Ehlo’s the poor sap who was the foil to The Shot in 1989.  Seconds away from eliminating the Bulls in the deciding game of the East’s first round, Michael Jordan received the inbounds pass, hurled a last-second attempt toward the rim over a sprawled-out Ehlo. The curse of Cleveland sports reared its ugly head once more—Ehlo was the unfortunate soul who shouldered the load on this occasion.

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  • 7. Pistol Pete Maravich

    Blessed with one of the best skillsets—and nicknames—in league history, Pistol Pete’s career rests as one of the NBA’s most disappointing. A Hall of Famer who averaged 25 points, five assists and four rebounds over his career, Maravich was forced out of the league by the age of 32 after chronic knee troubles hampered his game, retiring without a championship to his name.

    Beginning in college at LSU, Pistol averaged an NCAA record 44 points per season—before the three-point line was introduced. Once he turned pro, he led the league in scoring in 1977 and dazzled fans with offensive wizardry. Maravich died in 1988 at the age of 40 from a rare birth defect. But the magic he pulled on the court lives on to this day.

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  • 6. Stockton and Malone

    Peanut butter and jelly, spaghetti and meatballs, lamb and tuna fish, Stockton and Malone. These two made for one of the baddest duos in basketball history—they just picked the wrong era to play in.

    The Utah pair stands above the pack when it comes to the 1990s Bulls’ top threats to supremacy, but we’d run out of internet space if we were to rattle off the generation’s stars that remain ringless—and are equally luckless—thanks to Jordan & Co.

    Utah stormed through the Western Conference in back-to-back seasons in 1997 and 1998, only to lost in six both times. Malone averaged 27 points a game both years, and Stockton was already one of the league’s most established dishers. Jordan’s reign simply wouldn’t allow for a Utah chip.

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  • 5. Shaun Livingston

    Seven years later, it’s still impossible to watch the video without shrieking in agony. When he shredded his left knee in 2007 on a breakaway layup attempt, Shaun Livingston’s career—previously limitless in terms of potential—seemed to be destroyed in a matter of seconds, at just 21 years old.

    He lost all of the following season to rehab, and played in just 12 games the following season. After stops with nine teams between 2008 and 2012, including a trip to the D-League, Livingston landed a job with the Nets last season.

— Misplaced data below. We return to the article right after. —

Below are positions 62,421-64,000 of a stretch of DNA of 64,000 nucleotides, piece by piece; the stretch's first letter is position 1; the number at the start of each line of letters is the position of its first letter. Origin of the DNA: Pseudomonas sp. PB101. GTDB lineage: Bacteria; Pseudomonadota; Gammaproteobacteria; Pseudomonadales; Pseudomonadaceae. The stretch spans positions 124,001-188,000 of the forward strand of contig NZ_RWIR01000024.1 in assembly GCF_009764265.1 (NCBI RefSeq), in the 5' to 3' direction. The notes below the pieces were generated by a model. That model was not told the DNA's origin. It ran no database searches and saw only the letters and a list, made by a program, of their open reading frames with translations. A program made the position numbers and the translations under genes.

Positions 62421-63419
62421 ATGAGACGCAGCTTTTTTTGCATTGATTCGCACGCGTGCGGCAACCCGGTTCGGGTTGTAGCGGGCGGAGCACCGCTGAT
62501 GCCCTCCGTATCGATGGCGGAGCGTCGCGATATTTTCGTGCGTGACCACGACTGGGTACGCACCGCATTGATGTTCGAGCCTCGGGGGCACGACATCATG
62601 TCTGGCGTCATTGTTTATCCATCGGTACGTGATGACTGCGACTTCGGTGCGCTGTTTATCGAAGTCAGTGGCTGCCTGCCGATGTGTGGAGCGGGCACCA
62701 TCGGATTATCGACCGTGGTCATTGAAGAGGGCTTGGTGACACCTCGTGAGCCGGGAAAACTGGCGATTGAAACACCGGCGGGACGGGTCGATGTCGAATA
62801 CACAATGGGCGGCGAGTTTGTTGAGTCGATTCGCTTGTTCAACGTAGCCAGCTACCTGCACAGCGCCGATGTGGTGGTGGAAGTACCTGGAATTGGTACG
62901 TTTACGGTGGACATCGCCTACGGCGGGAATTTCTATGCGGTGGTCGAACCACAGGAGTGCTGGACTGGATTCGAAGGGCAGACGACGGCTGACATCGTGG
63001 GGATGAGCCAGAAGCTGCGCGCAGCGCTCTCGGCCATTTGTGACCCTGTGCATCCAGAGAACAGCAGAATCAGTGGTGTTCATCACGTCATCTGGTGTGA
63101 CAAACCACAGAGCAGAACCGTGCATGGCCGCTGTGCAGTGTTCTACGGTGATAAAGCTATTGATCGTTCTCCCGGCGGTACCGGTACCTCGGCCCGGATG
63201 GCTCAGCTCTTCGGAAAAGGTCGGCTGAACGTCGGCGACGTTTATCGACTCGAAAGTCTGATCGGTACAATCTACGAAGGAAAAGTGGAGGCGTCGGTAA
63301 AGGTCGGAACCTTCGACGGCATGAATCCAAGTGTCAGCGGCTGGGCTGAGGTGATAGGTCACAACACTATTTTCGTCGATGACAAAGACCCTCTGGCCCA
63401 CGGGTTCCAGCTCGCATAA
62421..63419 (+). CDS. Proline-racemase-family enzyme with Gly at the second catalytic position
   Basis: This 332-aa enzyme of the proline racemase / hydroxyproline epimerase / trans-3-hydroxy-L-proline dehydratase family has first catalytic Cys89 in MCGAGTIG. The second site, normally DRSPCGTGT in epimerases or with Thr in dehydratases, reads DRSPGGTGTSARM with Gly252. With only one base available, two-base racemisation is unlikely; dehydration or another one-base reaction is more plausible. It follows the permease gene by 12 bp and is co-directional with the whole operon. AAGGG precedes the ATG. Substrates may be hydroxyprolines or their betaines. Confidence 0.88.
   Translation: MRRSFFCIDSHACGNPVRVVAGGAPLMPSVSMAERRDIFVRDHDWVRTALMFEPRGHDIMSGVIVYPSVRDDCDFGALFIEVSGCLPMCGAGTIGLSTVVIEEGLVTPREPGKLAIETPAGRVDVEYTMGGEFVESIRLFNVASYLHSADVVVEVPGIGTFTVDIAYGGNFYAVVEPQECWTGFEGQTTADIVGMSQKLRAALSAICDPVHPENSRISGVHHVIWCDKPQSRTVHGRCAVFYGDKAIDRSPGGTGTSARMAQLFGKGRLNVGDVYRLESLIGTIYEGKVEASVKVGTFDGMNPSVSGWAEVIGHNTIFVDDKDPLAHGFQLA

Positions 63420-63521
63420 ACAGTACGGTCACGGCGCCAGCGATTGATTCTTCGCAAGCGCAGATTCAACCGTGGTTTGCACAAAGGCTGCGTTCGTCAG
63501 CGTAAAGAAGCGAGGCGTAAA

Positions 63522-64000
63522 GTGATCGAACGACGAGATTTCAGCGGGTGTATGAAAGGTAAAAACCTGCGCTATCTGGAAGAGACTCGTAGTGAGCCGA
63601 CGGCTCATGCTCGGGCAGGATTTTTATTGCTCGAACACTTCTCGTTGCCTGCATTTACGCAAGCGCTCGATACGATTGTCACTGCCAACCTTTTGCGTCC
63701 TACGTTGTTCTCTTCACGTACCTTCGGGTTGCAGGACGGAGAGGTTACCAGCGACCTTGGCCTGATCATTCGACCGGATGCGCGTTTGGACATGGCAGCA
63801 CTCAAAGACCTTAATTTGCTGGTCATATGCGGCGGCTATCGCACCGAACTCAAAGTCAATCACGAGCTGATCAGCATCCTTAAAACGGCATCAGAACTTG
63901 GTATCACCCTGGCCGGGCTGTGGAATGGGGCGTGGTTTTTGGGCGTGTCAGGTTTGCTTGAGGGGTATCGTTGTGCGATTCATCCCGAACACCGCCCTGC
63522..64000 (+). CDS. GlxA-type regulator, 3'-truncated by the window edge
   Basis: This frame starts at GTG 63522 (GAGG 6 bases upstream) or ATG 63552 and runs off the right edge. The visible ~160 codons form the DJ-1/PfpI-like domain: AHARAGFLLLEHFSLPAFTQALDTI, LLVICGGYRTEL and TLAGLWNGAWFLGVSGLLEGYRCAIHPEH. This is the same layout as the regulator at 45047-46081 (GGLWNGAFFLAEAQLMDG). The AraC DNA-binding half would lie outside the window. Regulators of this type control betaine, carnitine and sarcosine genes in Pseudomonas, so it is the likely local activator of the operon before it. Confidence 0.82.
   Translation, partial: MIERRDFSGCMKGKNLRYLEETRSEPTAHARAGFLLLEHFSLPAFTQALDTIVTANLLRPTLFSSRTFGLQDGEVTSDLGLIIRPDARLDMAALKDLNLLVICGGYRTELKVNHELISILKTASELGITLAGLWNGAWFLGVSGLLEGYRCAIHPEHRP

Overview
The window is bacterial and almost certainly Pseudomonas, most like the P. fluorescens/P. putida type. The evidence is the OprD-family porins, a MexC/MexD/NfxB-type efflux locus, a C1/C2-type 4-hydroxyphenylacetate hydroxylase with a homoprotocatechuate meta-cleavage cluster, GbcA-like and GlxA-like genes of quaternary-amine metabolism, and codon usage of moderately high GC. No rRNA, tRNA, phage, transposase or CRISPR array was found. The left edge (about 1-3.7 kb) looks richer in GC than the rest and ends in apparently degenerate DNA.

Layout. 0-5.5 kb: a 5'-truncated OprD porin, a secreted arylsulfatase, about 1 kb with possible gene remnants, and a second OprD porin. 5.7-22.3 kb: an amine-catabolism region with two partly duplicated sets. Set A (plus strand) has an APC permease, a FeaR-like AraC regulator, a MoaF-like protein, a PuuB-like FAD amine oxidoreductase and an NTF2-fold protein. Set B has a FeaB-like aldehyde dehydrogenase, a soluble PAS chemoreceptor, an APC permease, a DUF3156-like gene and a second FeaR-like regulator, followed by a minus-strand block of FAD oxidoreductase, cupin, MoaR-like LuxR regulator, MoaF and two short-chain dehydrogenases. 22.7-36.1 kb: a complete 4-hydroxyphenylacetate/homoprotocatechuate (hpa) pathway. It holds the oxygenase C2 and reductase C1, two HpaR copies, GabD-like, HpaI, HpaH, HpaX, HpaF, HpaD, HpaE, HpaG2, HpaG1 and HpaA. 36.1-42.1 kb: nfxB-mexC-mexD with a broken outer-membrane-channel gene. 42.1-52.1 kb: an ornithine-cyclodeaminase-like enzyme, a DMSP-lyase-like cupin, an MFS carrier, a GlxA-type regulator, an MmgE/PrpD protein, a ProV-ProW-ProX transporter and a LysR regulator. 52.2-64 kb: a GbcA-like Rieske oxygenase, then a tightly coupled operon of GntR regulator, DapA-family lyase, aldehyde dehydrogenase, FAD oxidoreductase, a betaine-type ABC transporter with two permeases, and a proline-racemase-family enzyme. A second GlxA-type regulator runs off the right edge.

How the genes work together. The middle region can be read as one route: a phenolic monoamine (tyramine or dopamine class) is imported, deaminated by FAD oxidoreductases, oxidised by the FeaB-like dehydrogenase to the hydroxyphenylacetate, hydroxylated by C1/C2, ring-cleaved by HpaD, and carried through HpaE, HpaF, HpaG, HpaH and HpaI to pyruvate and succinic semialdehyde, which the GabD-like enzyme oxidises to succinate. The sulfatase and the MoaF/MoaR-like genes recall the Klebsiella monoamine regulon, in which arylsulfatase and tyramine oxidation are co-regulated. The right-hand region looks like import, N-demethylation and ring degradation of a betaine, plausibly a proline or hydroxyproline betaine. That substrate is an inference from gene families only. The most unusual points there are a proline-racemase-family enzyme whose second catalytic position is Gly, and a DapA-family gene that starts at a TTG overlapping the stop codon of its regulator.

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  • 4. Eddie Jones

    Confused about this one? Just take a look at the teams Eddie Jones played for over the course of his 14-year career. He was drafted by the Lakers in 1994, and that’s where he stayed until he was shipped out mid-1999—the year immediately before Phil Jackson’s arrival and LA’s three-peat.

    He then found a home in Miami—until it traded him in 2005, the offseason preceding the Heat’s title run under Pat Riley. After stops in Memphis, Miami again, Dallas and Indiana, Jones retired in 2009, ringless.

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  • 3. Elgin Baylor

    Even in an era where statistics tend to dramatically favor stars, Elgin Baylor’s 27 points and 13.5 rebounds per game for his career makes him one of the greats to ever lace up. He spent parts of 14 seasons with the Lakers, dating back to their time in Minneapolis in the late 1950s, but during the Bill Russell era of Celtics domination. Baylor holds the record for most NBA Finals appearances without winning (8).

    Baylor was forced into retirement at age 37 during the ’72 season—the year LA finally won it all. The team presented him with a championship ring anyway.

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  • 2. Hal Greer

    If you’re scratching your head wondering who this guy is, then his place on the list just got justified. Greer was a 10-time NBA All-Star and won a chip with Philadelphia in 1967. The Sixers swingman averaged 19.4 ppg and 10.8 rpg during a Hall of Fame career but is more famous for being the guy who turned the ball over to John Havlicek.

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  • 1. Penny Hardaway

    Penny was one half (with Shaq) of the only duo that could’ve challenged Michael Jordan’s Bulls in the 90s. When began his NBA career in the 1993-94 season, Hardaway led the Magic to their first 50-win season and looked to revolutionize the game as a 6’7″ guard. One year later, he and Shaquille O’Neal brought an Eastern Conference title to Orlando.

    Knee problems kept Hardaway to 59 games in 1996-97, then surgery limited him to 19 games the following year. In the years that followed, he has battled plantar fasciitis, more knee surgery, thumb surgery and even more knee surgery. His career ended when he was waived by Miami in 2007.